Ludwig Wittgenstein has said: Nothing should be said if the experience is inexpressible – if it cannot be said then it should not be said. But that too is a problem. The mystic cannot agree, I cannot agree. It cannot be said, yet efforts have to be made. No effort is going to do justice to the experience – all those who have known have been perfectly aware – but still efforts have been made, efforts not really to describe it but efforts to create a longing in you.
And the real longing arises not because of the master’s words, but because of the master himself, his presence. If you are in love with the master then his presence starts opening some unknown doors in you. Once in a while a window suddenly opens and you have a glimpse. Once in a while you are transported into other worlds, into other dimensions. The master’s presence has to be tasted – that is the taste of enlightenment. The master’s presence has to be allowed to sink deep into you; that is the only way to know something of it.
Jesus says: Eat me. The last night, when he is saying good-bye to his disciples, he breaks the bread and says, “This is me. Eat me, digest me. And whenever you eat, and whenever you break bread, remember.” And then he offers wine to his disciples and says, “This is my blood – drink me, and whenever you drink wine, remember me.”
Yes, it is a nourishment of the soul, hence the bread; and yes, it is wine, because it intoxicates you with the divine.
Come closer to me, Geetam! Drop your armor, drop your defenses. Drop your mind. Forget yourself more and more so that you can come closer and closer. In that intimacy something is bound to transpire.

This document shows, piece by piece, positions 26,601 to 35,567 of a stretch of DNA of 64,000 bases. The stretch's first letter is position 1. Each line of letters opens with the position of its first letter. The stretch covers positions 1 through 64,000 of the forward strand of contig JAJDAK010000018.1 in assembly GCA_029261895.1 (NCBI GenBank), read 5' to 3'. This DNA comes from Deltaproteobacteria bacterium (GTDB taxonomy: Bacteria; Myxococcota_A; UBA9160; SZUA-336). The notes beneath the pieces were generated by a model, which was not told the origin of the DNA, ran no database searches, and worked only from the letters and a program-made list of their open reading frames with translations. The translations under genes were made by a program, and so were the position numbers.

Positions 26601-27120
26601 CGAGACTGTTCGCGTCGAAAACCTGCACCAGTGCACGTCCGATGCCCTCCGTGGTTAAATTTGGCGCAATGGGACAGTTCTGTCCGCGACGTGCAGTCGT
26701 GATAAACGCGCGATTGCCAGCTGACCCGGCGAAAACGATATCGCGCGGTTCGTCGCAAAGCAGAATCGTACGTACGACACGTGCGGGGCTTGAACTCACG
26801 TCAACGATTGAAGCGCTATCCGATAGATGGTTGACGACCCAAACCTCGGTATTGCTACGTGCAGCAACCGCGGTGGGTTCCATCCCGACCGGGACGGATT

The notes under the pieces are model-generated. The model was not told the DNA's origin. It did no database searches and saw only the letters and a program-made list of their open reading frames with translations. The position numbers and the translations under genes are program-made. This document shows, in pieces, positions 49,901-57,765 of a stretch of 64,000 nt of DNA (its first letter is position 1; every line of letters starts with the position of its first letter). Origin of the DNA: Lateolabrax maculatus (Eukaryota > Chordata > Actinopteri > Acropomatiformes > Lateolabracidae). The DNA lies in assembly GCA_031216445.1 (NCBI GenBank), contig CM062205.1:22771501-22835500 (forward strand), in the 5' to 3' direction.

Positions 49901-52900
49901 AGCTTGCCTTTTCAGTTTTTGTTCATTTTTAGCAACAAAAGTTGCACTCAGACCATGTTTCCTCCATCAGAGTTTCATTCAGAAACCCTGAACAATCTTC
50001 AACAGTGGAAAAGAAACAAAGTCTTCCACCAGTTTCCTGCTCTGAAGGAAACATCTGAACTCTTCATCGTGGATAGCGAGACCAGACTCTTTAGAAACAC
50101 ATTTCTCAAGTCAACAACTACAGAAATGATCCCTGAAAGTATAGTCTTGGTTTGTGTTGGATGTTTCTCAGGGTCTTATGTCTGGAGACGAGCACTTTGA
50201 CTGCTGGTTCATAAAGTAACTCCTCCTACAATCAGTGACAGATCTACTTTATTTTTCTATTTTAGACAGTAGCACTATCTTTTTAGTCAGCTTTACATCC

The second question:
I have tried my whole life to live a religious life, but then why am I still miserable?
The religious life cannot be tried. Whatsoever you have been doing in the name of religion must have been something else. Religion is not an effort, it is a consciousness. It is not a practice, it is awareness. It is not a cultivation; you cannot cultivate it – religious life has nothing to do with character.
Character can be cultivated. Character is moral; even an irreligious person can cultivate it. In fact irreligious people have more character than the so-called religious, because the religious person goes on believing that he can bribe God, or at least he can bribe the priest of God, and he will find some way to enter into paradise. But the irreligious has to be responsible for his life himself, towards himself. There is no God, no priest, nobody that he is answerable to; he is answerable to himself only. He has more character.